The best countries to do business
When your business is doing well, expanding to another country can seem appealing – a whole new market to explore.
But how easy will that be? Will you be swamped by red tape, stymied by an inadequate workforce or overwhelmed by the taxes you’ll need to pay?
Every year, Forbes publishes a list of the best countries for business, based on factors like these. And in its latest report, it picks the UK for top spot for the second year in a row – despite all the uncertainty of Brexit. Check out the five best countries for business – and the worst.
The five best countries for business…
1 – United Kingdom
The UK is one of the easiest places in Europe to incorporate a company, and the government offers certain tax benefits for investors, founders and employees. It also has the second-largest workforce in the EU. However, it’s not all good: in terms of payroll simplicity, the country’s facing all the problems of GDPR, as well as complicated rules around the gender pay gap, pension enrollment and the National Minimum Wage. However, overall, the UK wins on the strength of its workforce, innovation and general lack of red tape.
2 – Sweden
Stockholm is one of Europe’s leading tech startup hubs, and receives high marks from Forbes for innovation, property rights, risk and low levels of corruption. However, it has some unique – and rather complicated – payroll processes to follow, with new and increased reporting requirements coming into force this year.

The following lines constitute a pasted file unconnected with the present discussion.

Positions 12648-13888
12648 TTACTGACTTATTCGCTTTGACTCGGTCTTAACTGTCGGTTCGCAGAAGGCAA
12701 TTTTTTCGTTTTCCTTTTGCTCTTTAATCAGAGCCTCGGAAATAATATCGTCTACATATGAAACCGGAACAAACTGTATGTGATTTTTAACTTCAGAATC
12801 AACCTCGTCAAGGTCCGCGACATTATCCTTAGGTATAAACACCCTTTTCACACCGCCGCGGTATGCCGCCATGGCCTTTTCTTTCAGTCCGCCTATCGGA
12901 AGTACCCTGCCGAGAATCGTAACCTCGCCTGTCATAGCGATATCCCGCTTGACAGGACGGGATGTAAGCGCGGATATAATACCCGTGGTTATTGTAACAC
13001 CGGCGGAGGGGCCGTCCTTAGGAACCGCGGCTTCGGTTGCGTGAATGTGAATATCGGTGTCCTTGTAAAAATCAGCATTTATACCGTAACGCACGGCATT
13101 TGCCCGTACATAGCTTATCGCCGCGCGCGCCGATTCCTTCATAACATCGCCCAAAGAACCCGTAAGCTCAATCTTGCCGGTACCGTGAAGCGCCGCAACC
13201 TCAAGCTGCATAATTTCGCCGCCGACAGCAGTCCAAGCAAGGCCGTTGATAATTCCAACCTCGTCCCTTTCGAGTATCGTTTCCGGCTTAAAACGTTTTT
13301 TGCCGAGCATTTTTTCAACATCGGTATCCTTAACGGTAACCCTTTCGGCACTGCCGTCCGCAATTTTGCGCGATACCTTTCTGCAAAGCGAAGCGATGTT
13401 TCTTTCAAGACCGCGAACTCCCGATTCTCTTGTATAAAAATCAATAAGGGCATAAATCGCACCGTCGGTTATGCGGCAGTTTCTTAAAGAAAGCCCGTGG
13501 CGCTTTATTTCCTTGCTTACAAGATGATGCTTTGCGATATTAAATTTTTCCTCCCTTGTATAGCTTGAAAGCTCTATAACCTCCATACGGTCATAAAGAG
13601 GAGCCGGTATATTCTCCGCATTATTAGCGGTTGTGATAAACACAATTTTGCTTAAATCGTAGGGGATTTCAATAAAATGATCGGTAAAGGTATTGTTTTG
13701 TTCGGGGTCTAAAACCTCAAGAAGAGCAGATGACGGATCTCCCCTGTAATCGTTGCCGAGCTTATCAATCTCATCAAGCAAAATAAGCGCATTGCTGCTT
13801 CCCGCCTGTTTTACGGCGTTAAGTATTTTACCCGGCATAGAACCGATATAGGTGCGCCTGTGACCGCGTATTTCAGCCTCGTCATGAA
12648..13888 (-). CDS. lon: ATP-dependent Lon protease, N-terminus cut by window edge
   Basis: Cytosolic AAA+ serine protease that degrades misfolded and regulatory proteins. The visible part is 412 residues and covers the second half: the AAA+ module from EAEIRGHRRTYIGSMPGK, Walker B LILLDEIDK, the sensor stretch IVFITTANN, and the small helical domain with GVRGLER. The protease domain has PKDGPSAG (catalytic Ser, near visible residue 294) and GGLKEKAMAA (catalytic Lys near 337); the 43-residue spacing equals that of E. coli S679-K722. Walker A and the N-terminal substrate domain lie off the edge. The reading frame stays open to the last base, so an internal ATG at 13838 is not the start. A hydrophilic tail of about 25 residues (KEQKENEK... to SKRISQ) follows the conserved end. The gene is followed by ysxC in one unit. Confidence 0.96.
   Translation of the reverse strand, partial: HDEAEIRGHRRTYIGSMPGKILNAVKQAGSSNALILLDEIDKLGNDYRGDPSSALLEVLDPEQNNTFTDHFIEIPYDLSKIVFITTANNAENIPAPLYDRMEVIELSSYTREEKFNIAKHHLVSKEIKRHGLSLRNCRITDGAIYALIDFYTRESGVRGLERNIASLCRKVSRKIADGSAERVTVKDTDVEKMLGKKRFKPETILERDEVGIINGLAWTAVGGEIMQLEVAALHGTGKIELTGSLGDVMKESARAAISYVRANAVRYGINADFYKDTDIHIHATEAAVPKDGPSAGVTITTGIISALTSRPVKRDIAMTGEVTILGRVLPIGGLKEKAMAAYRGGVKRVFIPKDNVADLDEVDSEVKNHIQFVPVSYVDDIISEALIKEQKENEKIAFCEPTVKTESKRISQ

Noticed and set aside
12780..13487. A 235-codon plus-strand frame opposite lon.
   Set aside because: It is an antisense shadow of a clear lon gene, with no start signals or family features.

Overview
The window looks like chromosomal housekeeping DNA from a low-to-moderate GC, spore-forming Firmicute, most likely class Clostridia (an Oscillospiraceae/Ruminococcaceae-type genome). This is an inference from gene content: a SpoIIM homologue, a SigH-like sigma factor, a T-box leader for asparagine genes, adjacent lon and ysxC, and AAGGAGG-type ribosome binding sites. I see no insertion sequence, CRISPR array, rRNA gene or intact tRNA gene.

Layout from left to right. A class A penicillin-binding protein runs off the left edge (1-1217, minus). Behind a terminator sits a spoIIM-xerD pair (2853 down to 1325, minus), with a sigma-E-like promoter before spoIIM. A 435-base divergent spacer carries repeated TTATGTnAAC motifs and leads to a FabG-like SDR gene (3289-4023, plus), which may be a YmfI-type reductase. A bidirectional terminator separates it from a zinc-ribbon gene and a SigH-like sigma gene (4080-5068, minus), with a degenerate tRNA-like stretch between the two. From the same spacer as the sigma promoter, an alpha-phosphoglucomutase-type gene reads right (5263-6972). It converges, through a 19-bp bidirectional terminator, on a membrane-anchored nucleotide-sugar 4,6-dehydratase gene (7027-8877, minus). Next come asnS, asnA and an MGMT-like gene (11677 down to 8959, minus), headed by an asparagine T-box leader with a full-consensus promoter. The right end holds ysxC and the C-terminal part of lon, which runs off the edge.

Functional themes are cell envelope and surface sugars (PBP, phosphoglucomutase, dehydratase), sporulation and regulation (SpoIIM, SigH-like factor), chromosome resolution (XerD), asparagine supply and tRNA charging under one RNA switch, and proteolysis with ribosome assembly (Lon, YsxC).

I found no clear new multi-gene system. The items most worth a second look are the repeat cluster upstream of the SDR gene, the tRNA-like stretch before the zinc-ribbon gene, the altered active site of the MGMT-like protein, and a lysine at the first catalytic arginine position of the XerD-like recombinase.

3 – Hong Kong
Third overall in the Forbes rankings, Hong Kong leads the Forbes list on taxes. Although its payroll processes have become more complex in recent years, it has a simple tax system, with the Inland Revenue Department moving to electronic filing and digital signatures. It also has a varied labour supply.
4 – The Netherlands
Fourth in the Forbes list, the Netherlands is economically open, and has a flourishing startup sector: It’s one of the best countries in the world for technology and innovation. Payroll isn’t always straightforward, though, with complex employee data collection processes.
5 – New Zealand
New Zealand is ranked by Forbes as the best country in the world when it comes to red tape. However, the payroll process has become slightly more arduous this year, with new reporting requirements having become compulsory. Employers must now file information about employees, leave entitlements, tax withholdings and more, all within two days of each payday.
…And the worst
161 – Central African Republic
This conflict-ridden nation has a GDP per capita of only $400 and fares poorly on innovation, trade freedom and investor protection, says Forbes. Meanwhile, the workforce is largely unskilled. Corporate tax stands at 30 per cent, and employers are required to submit 19 per cent of employees’ gross pay as a social security contribution.
For more information on the good and bad for payroll read our in-depth payroll guides.
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